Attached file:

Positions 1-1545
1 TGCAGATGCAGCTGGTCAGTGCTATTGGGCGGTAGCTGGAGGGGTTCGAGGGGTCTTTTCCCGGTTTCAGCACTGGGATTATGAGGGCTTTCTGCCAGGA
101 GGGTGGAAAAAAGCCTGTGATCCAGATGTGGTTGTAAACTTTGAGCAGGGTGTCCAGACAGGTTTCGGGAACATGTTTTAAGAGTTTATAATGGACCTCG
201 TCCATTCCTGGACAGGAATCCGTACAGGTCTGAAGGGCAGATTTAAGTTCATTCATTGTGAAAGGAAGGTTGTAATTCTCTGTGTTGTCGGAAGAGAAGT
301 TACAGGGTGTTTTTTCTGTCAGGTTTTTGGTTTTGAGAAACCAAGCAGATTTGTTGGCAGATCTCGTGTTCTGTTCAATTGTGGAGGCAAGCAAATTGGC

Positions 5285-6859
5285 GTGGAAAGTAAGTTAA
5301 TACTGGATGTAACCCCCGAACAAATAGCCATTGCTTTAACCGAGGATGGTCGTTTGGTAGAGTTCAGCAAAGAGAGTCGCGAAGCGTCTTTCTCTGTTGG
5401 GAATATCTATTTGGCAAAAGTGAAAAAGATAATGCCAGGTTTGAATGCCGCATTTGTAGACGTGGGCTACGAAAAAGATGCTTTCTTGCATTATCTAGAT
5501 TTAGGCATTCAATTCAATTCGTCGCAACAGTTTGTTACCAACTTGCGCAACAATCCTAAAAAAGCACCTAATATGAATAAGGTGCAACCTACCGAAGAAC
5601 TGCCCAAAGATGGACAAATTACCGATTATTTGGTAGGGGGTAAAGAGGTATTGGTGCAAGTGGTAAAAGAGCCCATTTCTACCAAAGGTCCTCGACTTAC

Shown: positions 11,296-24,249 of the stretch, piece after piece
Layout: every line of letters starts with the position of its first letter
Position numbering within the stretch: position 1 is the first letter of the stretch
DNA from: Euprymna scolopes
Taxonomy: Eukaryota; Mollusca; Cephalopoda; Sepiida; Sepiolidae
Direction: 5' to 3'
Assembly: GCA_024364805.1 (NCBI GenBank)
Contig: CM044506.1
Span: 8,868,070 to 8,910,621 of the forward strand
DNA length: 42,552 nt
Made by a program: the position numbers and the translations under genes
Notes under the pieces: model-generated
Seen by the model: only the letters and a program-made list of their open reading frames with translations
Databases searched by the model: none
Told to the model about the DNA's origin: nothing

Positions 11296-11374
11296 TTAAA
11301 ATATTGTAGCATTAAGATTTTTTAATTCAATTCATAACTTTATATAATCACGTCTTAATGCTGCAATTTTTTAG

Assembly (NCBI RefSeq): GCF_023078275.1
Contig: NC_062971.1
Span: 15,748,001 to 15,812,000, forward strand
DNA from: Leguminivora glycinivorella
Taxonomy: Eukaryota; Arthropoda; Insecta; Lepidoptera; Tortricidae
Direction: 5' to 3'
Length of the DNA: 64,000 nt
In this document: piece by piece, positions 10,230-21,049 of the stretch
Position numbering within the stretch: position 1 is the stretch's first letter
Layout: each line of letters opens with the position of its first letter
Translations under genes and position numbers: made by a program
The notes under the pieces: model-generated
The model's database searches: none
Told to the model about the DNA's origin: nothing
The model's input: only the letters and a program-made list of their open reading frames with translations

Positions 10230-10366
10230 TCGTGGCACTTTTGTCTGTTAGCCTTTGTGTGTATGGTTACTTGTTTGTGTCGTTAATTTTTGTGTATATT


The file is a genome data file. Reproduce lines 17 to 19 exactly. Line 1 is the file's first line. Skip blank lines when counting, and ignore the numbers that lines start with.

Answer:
Direction: 5' to 3'
Assembly: GCA_024364805.1 (NCBI GenBank)
Contig: CM044506.1